Update: A couple reports of people getting suspicious emails re: their Gawker accounts.  Probably phishing attempts, since the release included emails as well. PLEASE BEWARE OF THIS. Do not visit any links from anyone claiming to be from Gawker or one of their blogs. Instead, visit their site directly and change your password there. There are links all over the place on their front page, you can’t miss it.

Update: Upon receipt of an email notification from Gawker, it appears that I am actually in trouble, since I signed up for a Gawker account years ago with an old email address. So, that got me thinking: what else have I signed up for years ago with that same email and password that I may have forgotten about? So, in order to jog my memory, and yours, I’m going to create a massive list of online service that you may have signed up for in the past. Please add to this list if you can.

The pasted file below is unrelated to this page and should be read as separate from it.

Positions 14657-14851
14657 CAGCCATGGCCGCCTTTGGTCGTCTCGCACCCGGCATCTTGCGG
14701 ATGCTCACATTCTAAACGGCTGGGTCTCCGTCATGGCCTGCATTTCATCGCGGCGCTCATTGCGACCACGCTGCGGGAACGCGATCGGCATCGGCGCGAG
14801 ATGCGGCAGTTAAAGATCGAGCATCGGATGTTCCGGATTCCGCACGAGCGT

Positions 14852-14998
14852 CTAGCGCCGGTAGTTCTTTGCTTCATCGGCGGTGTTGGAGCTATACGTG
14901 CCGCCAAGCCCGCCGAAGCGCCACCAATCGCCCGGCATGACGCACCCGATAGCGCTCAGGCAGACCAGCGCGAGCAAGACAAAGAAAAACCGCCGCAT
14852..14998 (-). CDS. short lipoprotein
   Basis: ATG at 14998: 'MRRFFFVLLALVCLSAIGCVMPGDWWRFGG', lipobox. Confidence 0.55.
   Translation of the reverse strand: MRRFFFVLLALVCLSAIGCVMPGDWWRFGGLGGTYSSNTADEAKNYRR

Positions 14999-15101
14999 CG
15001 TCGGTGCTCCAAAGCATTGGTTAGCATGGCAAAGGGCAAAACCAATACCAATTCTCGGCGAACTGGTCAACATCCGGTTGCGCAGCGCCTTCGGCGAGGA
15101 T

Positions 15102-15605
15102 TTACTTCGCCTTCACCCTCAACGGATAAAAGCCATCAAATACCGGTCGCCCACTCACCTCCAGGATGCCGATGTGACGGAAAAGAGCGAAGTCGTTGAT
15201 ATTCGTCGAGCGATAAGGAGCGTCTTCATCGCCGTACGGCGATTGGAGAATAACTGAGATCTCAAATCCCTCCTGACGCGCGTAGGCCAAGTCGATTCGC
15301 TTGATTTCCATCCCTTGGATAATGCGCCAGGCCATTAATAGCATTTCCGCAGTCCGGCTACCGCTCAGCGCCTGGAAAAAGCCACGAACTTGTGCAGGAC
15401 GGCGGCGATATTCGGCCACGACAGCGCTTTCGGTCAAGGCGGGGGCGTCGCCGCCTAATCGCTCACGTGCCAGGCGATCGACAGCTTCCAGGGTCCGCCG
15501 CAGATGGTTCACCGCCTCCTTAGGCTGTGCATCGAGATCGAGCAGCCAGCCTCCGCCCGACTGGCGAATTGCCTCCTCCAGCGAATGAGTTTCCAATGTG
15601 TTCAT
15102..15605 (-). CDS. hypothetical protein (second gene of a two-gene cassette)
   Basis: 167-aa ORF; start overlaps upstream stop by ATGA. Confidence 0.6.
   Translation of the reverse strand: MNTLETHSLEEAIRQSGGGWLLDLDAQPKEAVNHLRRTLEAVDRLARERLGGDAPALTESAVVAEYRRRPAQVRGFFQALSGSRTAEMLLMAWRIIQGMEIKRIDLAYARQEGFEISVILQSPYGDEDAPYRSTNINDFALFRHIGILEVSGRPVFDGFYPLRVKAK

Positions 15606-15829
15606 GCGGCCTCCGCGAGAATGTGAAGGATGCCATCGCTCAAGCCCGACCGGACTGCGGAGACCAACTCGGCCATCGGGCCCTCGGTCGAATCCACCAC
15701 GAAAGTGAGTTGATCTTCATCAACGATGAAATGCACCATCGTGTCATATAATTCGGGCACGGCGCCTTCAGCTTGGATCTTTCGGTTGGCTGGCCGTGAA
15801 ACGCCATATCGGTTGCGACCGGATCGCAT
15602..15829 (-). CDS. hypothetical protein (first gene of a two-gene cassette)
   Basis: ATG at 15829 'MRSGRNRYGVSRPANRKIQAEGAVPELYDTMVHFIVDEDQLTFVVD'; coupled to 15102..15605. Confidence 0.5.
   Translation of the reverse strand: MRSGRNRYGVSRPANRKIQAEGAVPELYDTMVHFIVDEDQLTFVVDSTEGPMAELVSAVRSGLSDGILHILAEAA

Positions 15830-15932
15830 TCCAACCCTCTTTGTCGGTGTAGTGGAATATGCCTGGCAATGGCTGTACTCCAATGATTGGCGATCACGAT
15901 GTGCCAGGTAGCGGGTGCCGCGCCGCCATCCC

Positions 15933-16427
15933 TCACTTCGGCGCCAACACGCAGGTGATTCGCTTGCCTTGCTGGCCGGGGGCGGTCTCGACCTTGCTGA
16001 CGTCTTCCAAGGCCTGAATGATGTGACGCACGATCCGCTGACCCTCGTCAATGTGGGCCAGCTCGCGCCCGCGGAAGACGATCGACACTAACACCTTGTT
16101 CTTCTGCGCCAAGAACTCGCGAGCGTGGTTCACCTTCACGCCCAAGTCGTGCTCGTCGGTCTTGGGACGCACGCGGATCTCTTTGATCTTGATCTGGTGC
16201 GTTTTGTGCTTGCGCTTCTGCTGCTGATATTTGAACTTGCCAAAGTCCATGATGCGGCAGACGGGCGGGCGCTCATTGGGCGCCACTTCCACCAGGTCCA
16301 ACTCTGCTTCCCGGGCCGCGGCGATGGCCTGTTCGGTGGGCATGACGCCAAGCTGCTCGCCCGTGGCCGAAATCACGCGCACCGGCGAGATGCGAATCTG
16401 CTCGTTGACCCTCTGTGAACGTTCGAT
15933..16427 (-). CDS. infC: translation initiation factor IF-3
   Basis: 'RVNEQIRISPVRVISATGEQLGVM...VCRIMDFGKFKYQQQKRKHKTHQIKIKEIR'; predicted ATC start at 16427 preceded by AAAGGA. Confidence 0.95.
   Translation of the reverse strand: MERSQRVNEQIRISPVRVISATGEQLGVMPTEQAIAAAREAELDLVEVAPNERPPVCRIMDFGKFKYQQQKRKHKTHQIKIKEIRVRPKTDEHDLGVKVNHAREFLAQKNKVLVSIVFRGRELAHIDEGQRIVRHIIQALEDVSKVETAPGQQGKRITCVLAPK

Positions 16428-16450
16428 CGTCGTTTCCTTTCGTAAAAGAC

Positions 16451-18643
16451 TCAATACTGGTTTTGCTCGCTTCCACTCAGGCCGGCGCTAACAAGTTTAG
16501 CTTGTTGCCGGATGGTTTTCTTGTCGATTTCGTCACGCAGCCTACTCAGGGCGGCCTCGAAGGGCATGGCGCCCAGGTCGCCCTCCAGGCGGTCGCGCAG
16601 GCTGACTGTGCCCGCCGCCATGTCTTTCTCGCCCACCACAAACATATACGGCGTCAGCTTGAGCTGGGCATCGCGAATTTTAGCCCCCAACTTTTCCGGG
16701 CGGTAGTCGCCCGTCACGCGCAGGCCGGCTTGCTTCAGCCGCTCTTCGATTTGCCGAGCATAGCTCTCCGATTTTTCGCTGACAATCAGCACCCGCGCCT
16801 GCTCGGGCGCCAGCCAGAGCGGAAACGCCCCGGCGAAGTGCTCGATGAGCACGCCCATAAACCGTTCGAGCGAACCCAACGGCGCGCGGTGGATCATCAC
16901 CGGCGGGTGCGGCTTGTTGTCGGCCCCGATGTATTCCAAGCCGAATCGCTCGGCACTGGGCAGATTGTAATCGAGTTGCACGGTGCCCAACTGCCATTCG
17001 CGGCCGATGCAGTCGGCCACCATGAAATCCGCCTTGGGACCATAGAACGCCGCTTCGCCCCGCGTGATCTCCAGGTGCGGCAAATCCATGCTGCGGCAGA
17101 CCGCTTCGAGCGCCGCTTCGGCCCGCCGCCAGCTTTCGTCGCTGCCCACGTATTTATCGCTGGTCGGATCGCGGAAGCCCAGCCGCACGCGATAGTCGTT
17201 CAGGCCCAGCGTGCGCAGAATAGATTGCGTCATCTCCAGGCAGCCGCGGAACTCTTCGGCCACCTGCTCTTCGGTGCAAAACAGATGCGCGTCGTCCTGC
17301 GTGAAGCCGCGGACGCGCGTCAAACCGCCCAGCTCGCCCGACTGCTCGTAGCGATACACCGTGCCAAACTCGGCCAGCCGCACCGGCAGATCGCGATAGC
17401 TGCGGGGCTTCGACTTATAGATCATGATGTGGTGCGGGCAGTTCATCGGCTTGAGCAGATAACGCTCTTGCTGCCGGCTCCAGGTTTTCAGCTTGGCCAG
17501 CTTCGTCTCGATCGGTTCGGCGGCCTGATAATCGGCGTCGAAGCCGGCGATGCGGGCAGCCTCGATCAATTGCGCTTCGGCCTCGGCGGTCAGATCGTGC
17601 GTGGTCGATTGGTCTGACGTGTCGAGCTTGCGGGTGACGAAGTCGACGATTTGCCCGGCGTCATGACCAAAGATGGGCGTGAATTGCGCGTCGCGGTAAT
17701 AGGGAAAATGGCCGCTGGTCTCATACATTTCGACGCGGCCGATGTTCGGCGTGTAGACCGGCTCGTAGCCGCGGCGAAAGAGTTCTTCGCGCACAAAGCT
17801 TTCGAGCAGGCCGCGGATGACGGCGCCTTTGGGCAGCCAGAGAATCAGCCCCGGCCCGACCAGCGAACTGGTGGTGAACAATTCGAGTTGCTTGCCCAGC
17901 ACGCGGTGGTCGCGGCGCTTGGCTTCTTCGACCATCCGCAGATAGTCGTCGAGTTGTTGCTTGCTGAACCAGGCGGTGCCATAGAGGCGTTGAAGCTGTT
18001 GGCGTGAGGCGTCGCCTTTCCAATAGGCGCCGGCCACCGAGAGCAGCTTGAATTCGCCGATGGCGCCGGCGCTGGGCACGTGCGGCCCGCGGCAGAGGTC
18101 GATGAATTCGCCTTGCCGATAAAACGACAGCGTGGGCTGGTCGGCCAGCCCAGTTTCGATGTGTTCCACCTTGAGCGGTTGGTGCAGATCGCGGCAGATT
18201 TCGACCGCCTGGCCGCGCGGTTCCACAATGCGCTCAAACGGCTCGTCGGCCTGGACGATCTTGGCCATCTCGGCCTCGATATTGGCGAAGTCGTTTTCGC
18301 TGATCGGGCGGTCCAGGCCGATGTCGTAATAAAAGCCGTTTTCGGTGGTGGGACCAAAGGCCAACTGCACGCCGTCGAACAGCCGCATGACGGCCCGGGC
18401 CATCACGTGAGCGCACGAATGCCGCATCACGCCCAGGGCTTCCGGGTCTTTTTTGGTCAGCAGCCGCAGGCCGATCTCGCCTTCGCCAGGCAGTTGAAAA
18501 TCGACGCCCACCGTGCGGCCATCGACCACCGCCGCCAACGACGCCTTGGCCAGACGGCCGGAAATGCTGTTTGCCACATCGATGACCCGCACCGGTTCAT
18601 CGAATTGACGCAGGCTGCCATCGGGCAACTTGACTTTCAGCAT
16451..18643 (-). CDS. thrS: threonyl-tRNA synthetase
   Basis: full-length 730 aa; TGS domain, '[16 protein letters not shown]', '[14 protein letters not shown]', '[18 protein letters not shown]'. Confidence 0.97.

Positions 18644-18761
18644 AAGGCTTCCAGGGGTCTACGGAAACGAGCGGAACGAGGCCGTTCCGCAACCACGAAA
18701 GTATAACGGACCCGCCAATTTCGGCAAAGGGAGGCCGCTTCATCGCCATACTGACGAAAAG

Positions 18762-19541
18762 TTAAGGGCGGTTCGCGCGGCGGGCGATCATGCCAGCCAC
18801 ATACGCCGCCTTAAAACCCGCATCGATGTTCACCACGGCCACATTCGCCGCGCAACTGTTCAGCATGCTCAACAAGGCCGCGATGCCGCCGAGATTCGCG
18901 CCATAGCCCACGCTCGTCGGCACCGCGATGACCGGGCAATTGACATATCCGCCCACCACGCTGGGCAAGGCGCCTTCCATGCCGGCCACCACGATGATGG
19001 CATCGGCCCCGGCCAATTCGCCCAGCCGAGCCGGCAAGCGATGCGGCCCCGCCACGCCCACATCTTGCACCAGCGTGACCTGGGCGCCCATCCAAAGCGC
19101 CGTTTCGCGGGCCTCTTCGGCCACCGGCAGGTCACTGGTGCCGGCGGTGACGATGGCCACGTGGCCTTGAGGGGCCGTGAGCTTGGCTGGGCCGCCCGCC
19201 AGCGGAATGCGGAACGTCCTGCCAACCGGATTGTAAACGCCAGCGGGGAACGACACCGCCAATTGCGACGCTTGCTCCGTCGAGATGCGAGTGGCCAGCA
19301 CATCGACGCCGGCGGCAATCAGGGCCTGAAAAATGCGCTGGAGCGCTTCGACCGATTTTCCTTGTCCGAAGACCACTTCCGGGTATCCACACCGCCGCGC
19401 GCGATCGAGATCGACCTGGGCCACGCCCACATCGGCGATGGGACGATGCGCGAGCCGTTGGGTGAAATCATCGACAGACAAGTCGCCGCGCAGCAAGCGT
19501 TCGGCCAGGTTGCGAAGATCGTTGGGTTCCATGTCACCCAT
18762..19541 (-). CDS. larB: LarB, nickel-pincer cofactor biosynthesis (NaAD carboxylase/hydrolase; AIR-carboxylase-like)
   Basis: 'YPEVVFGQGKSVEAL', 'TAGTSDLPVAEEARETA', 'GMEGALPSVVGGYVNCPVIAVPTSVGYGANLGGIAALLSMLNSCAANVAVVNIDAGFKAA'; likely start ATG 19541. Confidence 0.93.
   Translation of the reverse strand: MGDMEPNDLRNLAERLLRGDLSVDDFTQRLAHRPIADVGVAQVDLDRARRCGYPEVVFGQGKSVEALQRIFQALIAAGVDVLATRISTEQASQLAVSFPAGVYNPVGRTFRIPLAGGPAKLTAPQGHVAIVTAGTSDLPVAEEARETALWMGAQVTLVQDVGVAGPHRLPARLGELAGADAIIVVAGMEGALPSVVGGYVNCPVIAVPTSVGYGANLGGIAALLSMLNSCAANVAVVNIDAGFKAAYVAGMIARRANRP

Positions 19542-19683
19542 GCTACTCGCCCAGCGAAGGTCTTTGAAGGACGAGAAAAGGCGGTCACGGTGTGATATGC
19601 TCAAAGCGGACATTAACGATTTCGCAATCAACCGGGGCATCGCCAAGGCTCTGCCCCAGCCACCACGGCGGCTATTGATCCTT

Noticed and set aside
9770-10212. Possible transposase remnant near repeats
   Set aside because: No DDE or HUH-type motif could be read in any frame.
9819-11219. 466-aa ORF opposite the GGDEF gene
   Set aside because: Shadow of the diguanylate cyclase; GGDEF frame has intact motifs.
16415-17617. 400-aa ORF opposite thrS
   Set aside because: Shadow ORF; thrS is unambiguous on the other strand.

Master Accounts

  • Google
  • Yahoo!
  • Windows Live
  • OpenID


  • Gmail
  • Yahoo! Mail
  • Hotmail
  • Windows Live Mail
  • Microsoft Exchange
  • Zoho Mail
  • Lavabit
  • Hushmail
  • AIM Mail
  • GMX Mail
  • Gawab
  • FastMail


(usually have multiple layers of security, but just in case…)

  • Mint
  • Quicken
  • Wesabe
  • Kiva
  • Paypal
  • PNC
  • U.S. Bank
  • Fifth Third
  • Huntington National
  • Bank of the West
  • BBT
  • Charles Schwab
  • E-Trade
  • UBS
  • Discover
  • Chase
  • HSBC
  • ING Direct
  • Allied Bank
  • Bank of America
  • Wells Fargo
  • Capital One
  • Thrive
  • Geezeo
  • Simplifi
  • Playwithvoyant
  • CreditKarma
  • Fidelity
  • TD Ameritrade


  • Amazon
  • eBay
  • Newegg
  • Fry’s
  • Woot
  • Buy
  • Overstock
  • Dell
  • Apple


  • Technorati
  • Posterous
  • NPR


  • Tumblr
  • SquareSpace
  • Typepad
  • Blogger
  • Vox
  • Xanga
  • Other self-hosted blogs
    • Drupal
    • Joomla
    • (did you check ALL your self-hosted blogs?)
  • Statcounter
  • ChartBeat
  • GoDaddy
  • DirectNIC
  • Dotster
  • enom